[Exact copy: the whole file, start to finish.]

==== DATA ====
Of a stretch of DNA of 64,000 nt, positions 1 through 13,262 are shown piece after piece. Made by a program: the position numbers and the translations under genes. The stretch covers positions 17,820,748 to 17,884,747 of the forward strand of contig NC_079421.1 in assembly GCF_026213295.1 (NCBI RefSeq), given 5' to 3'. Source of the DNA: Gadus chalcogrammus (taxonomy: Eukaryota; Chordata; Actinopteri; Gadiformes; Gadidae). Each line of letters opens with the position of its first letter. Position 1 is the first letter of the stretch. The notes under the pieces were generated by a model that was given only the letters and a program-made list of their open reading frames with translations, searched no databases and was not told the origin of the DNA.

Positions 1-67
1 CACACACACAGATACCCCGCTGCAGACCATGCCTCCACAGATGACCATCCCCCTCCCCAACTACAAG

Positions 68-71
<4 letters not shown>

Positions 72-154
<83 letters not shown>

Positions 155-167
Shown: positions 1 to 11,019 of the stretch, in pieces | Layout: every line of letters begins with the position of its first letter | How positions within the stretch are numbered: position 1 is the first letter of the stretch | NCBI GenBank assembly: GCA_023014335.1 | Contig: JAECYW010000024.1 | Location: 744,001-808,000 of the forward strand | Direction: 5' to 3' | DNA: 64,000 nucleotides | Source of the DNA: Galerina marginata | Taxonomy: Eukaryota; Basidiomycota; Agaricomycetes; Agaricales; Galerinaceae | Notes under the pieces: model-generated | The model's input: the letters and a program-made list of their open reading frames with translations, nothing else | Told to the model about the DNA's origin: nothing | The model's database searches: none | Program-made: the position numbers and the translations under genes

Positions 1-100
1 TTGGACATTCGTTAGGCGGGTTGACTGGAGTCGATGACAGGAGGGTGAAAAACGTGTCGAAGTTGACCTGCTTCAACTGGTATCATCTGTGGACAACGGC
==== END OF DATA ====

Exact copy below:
Of a stretch of DNA of 64,000 nt, positions 1 through 13,262 are shown piece after piece. Made by a program: the position numbers and the translations under genes. The stretch covers positions 17,820,748 to 17,884,747 of the forward strand of contig NC_079421.1 in assembly GCF_026213295.1 (NCBI RefSeq), given 5' to 3'. Source of the DNA: Gadus chalcogrammus (taxonomy: Eukaryota; Chordata; Actinopteri; Gadiformes; Gadidae). Each line of letters opens with the position of its first letter. Position 1 is the first letter of the stretch. The notes under the pieces were generated by a model that was given only the letters and a program-made list of their open reading frames with translations, searched no databases and was not told the origin of the DNA.

Positions 1-67
1 CACACACACAGATACCCCGCTGCAGACCATGCCTCCACAGATGACCATCCCCCTCCCCAACTACAAG

Positions 68-71
<4 letters not shown>

Positions 72-154
<83 letters not shown>

Positions 155-167
Shown: positions 1 to 11,019 of the stretch, in pieces | Layout: every line of letters begins with the position of its first letter | How positions within the stretch are numbered: position 1 is the first letter of the stretch | NCBI GenBank assembly: GCA_023014335.1 | Contig: JAECYW010000024.1 | Location: 744,001-808,000 of the forward strand | Direction: 5' to 3' | DNA: 64,000 nucleotides | Source of the DNA: Galerina marginata | Taxonomy: Eukaryota; Basidiomycota; Agaricomycetes; Agaricales; Galerinaceae | Notes under the pieces: model-generated | The model's input: the letters and a program-made list of their open reading frames with translations, nothing else | Told to the model about the DNA's origin: nothing | The model's database searches: none | Program-made: the position numbers and the translations under genes

Positions 1-100
1 TTGGACATTCGTTAGGCGGGTTGACTGGAGTCGATGACAGGAGGGTGAAAAACGTGTCGAAGTTGACCTGCTTCAACTGGTATCATCTGTGGACAACGGC